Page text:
Research from the Equality and Human Rights Commission has found that 45% of working fathers are not taking the paternity leave they are entitled to. Fathers are currently entitled to two weeks at £123.06 a week, and then 13 further unpaid weeks, but many only take a few days, or don't bother with a break at all. So are dads getting a raw deal, or do they simply not want to take time off?
A bit of both seems to be the conclusion, and men also apparently feel they can't restructure their work around their families, say the report's authors. Despite having the right to ask for flexible arrangements, 44% of fathers say they're afraid to broach the subject with their boss because they think it will harm their career prospects, while 36% worry that doing so would produce questions about their commitment.
None of which bodes very well for the Government's plans to introduce fully-fledged 'parenting leave' by 2011. This involves some of the paid leave currently available only to mums being made available to share with dads. So stay-at-home fathers could take up to six months off, with their partners' agreement of course.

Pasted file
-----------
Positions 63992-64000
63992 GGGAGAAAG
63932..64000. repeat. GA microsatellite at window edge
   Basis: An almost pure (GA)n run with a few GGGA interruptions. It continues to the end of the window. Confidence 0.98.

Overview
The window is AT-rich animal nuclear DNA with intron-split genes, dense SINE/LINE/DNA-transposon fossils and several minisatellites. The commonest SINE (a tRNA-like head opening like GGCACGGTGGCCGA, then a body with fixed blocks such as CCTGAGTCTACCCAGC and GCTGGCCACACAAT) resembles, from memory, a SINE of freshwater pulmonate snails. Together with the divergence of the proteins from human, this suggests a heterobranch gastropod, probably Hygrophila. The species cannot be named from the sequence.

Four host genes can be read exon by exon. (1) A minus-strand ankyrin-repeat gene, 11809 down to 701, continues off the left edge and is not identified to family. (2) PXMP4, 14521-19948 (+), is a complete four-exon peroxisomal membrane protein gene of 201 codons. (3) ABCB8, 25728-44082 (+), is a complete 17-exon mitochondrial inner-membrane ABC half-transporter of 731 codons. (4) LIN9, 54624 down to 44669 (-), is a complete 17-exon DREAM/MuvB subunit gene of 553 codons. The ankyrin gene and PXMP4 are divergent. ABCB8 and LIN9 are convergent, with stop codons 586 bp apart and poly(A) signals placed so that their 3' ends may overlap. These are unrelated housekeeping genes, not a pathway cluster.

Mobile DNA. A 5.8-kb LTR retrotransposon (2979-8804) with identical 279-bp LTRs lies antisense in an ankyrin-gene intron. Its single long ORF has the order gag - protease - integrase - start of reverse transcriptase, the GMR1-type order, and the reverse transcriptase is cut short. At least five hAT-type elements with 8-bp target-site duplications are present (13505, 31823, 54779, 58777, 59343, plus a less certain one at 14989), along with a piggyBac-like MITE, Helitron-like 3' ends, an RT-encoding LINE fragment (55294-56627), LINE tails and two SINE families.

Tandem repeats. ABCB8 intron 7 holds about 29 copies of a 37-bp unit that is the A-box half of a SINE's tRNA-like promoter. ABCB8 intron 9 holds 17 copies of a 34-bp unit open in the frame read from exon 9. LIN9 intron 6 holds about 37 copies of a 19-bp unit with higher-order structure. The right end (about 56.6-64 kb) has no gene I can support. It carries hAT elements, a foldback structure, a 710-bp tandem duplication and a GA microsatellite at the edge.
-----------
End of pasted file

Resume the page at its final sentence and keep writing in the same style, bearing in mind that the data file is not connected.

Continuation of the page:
But if fathers already feel unable to stay away from work, then it's hard to see how increasing the amount of time off they can turn down will help. Many still see themselves in a traditional breadwinning role, with 47% of fathers agreeing that ‘fathers are responsible for providing for their families'.
The EHRC has previously suggested its own policy reforms, including upping the first two weeks' pay to 90% of salary. Parents' contributions could be balanced by introducing an extended ‘parental leave' which could be taken by either parent for four months, two of those at 90% pay.
Of course, increasing paternity pay could help encourage dads who genuinely can't afford to take much time off, to spend more time at home with their newborn kids. This is clearly a big factor under the current arrangements, which only the relatively well off can afford to take advantage of anyway. But the extra money for such schemes has to come form somewhere, and the public purse is notably empty at present.
As the analogous debate over maternity leave over the past decade or so demonstrates, changing attitudes and cultures can be a slow and laborious affair. Legislation alone cannot solve the problem, but it might at least help to get the subject out in the open.
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Fathers fear prioritising family over work